“I don’t like selfish, mean people who are racists, period. Rich or poor,” he said. “Rich makes it worse. That’s all I see is a selfish, mean person who is a racist who doesn’t believe the law applies to him. He thinks he can do whatever he wants to women, to black people, he’s a creep. He’s a real creep.”

Steyer is one of just eight Democratic candidates to qualify so far for the Nov. 20 debate, to be hosted by MSNBC and The Washington Post in Georgia. Others are former Vice President Joe Biden, Massachusetts Sen. Elizabeth Warren, Vermont Sen. Bernie Sanders, California Sen. Kamala Harris, South Bend, Ind., Mayor Pete Buttigieg, New Jersey Sen. Cory Booker and entrepreneur Andrew Yang.

Steyer said it was after the first Democratic debate in June that he knew he had to run.

“You didn’t see a president up there?” asked reporter Tom Eastman.

“It wasn’t that. I think they are all smart, good people,” he said. “I really do. I just felt like they weren’t talking about the issues. My real belief is I think that we are at the proof point that the (1980s) Reagan revolution was a mistake.”

He said he has traveled to “really red states, and when you go there, they do the Reagan model, which is the Trump model.”

Steyer said the Trump model is to cut taxes on corporations and rich people; cut education spending; cut health care; go after unions really hard; go after voting rights, specifically African-Americans; go after immigrants; allow as much pollution as possible; fight like hell for the Second Amendment (right to bear arms); and oppose abortion.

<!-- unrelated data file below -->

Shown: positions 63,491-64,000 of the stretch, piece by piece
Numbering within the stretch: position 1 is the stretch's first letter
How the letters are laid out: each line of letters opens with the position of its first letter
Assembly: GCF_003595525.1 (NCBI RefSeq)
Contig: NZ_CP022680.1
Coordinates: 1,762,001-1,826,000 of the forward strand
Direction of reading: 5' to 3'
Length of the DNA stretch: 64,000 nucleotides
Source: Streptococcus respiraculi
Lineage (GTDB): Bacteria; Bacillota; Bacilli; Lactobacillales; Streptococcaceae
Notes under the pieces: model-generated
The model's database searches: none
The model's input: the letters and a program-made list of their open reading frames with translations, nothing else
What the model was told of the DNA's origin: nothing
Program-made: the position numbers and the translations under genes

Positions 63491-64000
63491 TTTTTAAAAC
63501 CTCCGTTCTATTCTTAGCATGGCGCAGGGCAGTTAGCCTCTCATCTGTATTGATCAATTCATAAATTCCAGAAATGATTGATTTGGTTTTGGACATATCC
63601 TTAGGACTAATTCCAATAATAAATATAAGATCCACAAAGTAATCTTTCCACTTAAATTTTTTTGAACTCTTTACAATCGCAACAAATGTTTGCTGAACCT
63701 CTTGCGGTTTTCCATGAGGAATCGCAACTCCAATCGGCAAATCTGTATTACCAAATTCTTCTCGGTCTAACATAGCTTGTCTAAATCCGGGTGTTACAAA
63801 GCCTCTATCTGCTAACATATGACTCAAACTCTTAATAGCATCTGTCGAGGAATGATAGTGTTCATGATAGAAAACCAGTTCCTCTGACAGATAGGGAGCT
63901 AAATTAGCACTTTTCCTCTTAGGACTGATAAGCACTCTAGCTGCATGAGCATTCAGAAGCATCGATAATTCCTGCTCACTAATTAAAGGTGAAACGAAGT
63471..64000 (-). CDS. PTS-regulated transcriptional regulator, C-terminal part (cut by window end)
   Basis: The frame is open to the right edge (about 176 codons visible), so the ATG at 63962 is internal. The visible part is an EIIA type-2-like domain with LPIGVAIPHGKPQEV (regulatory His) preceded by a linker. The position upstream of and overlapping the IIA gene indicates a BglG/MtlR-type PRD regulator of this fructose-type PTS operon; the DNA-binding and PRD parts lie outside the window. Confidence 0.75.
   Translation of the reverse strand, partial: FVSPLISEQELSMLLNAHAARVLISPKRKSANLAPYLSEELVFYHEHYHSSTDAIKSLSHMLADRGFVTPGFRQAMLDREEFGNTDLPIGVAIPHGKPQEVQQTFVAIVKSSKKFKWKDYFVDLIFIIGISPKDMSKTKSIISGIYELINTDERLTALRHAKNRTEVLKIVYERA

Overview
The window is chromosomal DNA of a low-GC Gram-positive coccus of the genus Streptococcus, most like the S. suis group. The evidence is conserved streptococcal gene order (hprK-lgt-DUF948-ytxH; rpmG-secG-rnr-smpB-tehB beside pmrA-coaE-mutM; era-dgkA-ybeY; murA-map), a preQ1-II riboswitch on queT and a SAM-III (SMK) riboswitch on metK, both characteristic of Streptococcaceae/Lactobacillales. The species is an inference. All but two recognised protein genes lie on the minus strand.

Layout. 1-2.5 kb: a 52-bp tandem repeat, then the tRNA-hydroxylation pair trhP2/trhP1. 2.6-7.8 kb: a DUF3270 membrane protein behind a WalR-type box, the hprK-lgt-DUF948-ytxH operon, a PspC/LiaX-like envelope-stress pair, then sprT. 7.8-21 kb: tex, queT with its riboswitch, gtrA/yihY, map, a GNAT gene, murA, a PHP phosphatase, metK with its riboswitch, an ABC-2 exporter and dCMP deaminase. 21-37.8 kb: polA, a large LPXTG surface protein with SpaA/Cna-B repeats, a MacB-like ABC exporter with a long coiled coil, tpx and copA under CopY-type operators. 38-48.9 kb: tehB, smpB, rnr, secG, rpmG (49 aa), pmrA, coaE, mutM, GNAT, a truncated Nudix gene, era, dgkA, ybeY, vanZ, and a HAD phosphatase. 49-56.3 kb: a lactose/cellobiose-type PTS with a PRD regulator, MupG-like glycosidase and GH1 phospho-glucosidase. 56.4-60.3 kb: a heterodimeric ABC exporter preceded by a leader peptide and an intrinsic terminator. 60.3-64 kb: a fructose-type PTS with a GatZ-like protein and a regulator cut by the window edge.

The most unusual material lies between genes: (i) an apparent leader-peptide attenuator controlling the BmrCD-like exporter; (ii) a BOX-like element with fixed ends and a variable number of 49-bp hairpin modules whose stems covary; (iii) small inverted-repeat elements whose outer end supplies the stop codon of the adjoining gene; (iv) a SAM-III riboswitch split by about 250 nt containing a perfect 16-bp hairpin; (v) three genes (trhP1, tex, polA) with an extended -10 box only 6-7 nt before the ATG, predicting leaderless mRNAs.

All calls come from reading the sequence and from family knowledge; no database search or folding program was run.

Managing Editor Margaret McKenzie asked about a Boston Globe column on Friday that urged Steyer to drop out and put his resources to better use by helping candidates in other tightly contested races.

“I’ve heard this argument before,” he said, admitting he’d not yet read the column. “I would say I started one of the largest grassroots organizations in the United States, NextGen America (a non-profit group that combats climate change, promotes social justice and increases participation in democracy through voter registration and grassroots organizing). In 2018, we did the largest youth voter registration in American history, and it’s continuing just the same, it’s just I’m not running it.

“I did also start an organization called For Our Future with seven national labor unions. We knocked on 15 million doors together in 2016 and 10 million in 2018, and that’s going on exactly the same, but I’m not running it ... it’s allied as a joint venture between those unions and us. The last thing is Need to Impeach. I’m not running it, but it’s still running. You can tell the columnist it’s not a question of either/or but both/and.”

He added: “I hear that question all the time and I can understand it, but the funny thing is, until I announced that I was running, no one actually said what we do in grassroots was valuable. Now, it’s like, ‘Oh, you can’t stop doing that.’”

Asked which three people in history he would like to have dinner with throughout history, Steyer quickly said Jesus, then thought long and hard before adding American author William Faulkner and Civil War Era abolitionist John Brown who advocated the use of armed insurrection to overthrow the institution of slavery in the United States.